You are using an older browser version. Please use a supported version for the best MSN experience.

Bankruptcy-related job losses invoke grim reminders of Great Recession

MarketWatch logo MarketWatch 8/8/2019 Quentin Fottrell

The recent spate of bankruptcies in corporate America is taking its toll.

In the first seven months of the year, U.S.-based companies announced 42,937 job cuts due to bankruptcy, up 40% from the same period last year and nearly 20% higher than all bankruptcy-related job losses last year, a report released Tuesday concluded. Despite record-low unemployment, bankruptcy filings have not claimed this many jobs since the Great Recession.

“It is the highest seven-month total since 2009 when 50,258 cuts due to bankruptcy were announced,” according to the report by outplacement and business coaching firm Challenger, Gray & Christmas. “In fact, it is higher than the annual totals for bankruptcy cuts every year since 2009.”

Companies cited bankruptcy as the reason for 11.6% of all job cuts announced from January to July. That’s compared to 11.3% of all cuts for the same period in 2018. Since 2007, bankruptcy has accounted for approximately 6% of all job cuts every year. The Challenger report tracks planned job cuts publicly announced by U.S.-based employers.

These job losses are gleaned from news reports, company filings with the Securities and Exchange Commission, annual reports, company press releases and, where possible, state Worker Adjustment and Retraining Notification (WARN) reports. Regardless of when the job losses actually occur, they are counted in the month they are announced.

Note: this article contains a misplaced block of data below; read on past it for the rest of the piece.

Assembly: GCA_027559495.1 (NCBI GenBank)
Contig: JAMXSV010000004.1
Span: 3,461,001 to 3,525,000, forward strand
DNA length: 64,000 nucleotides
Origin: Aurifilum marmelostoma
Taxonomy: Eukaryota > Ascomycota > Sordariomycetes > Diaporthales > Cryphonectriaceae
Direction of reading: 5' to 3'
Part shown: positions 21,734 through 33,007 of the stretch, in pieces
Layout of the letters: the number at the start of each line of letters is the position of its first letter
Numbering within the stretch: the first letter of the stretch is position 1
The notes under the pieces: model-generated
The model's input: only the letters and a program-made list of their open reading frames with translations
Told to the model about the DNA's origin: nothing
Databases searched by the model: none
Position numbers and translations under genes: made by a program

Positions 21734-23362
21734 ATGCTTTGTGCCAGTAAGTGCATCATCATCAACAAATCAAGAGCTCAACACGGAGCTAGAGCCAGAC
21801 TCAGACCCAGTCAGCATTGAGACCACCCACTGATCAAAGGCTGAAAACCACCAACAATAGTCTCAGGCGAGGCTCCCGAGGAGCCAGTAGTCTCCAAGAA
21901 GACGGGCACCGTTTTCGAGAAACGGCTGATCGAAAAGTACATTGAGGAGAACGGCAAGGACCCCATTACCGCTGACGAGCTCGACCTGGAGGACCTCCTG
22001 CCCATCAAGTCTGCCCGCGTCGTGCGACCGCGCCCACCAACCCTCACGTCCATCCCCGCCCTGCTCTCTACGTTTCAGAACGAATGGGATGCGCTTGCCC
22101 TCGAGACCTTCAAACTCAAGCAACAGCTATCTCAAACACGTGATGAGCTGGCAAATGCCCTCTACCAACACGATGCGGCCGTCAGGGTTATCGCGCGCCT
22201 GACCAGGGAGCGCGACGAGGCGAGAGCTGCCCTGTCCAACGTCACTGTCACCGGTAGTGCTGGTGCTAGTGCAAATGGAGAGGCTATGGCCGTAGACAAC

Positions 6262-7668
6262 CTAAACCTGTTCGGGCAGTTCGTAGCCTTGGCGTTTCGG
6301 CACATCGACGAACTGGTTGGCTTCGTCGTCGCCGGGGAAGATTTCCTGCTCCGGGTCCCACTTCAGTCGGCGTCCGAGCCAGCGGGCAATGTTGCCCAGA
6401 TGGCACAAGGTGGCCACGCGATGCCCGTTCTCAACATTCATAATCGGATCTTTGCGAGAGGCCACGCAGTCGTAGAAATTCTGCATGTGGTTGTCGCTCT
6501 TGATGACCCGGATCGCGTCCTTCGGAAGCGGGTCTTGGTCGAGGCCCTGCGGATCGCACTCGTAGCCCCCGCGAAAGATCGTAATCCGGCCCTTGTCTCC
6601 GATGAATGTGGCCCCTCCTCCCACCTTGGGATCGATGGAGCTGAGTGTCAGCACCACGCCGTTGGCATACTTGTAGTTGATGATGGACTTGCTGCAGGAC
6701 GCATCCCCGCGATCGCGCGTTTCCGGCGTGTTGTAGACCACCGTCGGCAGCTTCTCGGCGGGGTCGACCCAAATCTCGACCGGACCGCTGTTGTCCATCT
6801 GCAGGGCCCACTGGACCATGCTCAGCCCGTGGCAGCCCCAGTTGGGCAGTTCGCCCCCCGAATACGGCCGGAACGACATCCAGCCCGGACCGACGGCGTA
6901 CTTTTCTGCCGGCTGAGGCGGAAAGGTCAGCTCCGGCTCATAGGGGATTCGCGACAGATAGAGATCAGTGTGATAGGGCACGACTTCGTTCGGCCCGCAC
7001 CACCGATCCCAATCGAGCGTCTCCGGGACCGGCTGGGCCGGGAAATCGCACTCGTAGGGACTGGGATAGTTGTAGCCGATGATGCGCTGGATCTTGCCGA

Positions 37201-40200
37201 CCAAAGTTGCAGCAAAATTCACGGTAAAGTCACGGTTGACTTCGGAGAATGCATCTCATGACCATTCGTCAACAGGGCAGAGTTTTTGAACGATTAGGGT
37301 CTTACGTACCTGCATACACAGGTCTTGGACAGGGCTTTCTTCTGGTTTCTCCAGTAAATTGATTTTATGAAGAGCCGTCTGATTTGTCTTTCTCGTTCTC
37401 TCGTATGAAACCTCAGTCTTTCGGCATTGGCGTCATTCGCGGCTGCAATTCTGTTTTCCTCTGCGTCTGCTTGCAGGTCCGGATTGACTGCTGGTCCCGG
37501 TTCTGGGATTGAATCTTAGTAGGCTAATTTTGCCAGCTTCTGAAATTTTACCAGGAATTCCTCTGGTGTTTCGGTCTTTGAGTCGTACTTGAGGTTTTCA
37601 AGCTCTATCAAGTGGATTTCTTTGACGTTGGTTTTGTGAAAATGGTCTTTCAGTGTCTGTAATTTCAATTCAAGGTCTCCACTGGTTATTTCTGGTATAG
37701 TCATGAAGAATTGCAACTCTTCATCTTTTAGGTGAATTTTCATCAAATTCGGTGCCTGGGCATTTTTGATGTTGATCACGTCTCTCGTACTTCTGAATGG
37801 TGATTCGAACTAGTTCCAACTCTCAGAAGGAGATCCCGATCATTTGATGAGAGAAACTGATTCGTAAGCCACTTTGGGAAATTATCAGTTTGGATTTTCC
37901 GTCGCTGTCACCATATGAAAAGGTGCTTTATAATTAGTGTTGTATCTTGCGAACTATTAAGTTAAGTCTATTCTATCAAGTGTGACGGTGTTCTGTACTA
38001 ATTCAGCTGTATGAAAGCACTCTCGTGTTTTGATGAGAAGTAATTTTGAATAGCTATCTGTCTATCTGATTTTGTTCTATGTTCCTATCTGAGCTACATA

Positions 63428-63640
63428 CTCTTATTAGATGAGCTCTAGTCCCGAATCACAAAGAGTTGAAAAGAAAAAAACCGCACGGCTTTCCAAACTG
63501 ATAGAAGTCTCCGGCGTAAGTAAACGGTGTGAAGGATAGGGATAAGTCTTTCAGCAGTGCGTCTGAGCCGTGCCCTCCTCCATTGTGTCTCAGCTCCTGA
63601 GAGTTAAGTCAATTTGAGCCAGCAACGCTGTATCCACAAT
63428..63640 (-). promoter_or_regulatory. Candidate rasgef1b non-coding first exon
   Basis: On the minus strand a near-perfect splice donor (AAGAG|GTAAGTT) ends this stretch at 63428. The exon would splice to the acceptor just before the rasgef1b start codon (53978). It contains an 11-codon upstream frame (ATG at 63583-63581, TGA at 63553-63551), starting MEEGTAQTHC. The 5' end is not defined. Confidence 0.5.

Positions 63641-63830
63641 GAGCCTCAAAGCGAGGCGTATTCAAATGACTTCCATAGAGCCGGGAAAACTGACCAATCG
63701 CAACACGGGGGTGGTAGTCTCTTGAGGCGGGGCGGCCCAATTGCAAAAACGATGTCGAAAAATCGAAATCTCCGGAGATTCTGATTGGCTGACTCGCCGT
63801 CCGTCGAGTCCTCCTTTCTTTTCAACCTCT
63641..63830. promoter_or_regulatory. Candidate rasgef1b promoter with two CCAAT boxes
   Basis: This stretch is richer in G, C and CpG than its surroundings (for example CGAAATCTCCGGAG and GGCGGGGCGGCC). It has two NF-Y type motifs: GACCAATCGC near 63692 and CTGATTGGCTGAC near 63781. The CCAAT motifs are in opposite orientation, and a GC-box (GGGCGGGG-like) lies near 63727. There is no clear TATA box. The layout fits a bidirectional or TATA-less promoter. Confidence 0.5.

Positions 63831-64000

Most of these job losses were in the retail sector. Barneys New York said Tuesday it had filed for Chapter 11 bankruptcy protection. Analysts cite competition from online retailers like Amazon and eBay and rising real-estate costs. The company’s landmark Madison Avenue store will remain open; the company secured $75 million in financing to pay employees and vendors.

Consumer spending rose 0.3% in June, in line with a forecast of economists polled by MarketWatch. U.S. consumers didn’t spend as much in June as they did in the previous three months, but incomes rose solidly for the fifth month in a row and an already strong savings rate edged even higher. The savings rate edged up to 8.1% from 8%, near a three-year high.

The number of retail store closures in the first seven months of the year has exceeded the total number last year, according to Coresight Research data cited by the Associated Press. Coresight expects 12,000 stores will be closed this year: So far this year, 7,567 retail stores have closed their doors versus 5,864 for all of last year. (Barneys employs approximately 1,400 people.)

Related video: Why it's so difficult for apparel companies to navigate the trade wars (provided by CNBC)

UP NEXT
UP NEXT

There was a 5% monthly increase in total bankruptcy filings in July 2019, the American Bankruptcy Institute announced in a separate report released Monday. There were 64,283 bankruptcy filings, up from 62,241 for the same period last year. And there were roughly 1,000 more consumer bankruptcies by July, compared to the same period last year.

Alabama had the highest per capita rate, with 5.61 filings per 1,000 people, followed by Tennessee (5.39), Georgia (4.31), Mississippi (4.25) and Nevada (3.79). Last year, there were more than 770,000 bankruptcy filings — a legal process that gives financially strapped debtors a fresh start while also paying their creditors — down from 1.6 million in 2010.

The number of job openings, meanwhile, held steady at 7.3 million on the last business day of June, the U.S. Bureau of Labor Statistics said Tuesday. Over the month, hires and separations were also relatively flat at 5.7 million and 5.5 million, respectively. Within separations, the quits rate was unchanged at 2.3%, and the layoffs and discharges rate was also little changed at 1.1%.

AdChoices
AdChoices
AdChoices

More From MarketWatch

image beaconimage beaconimage beacon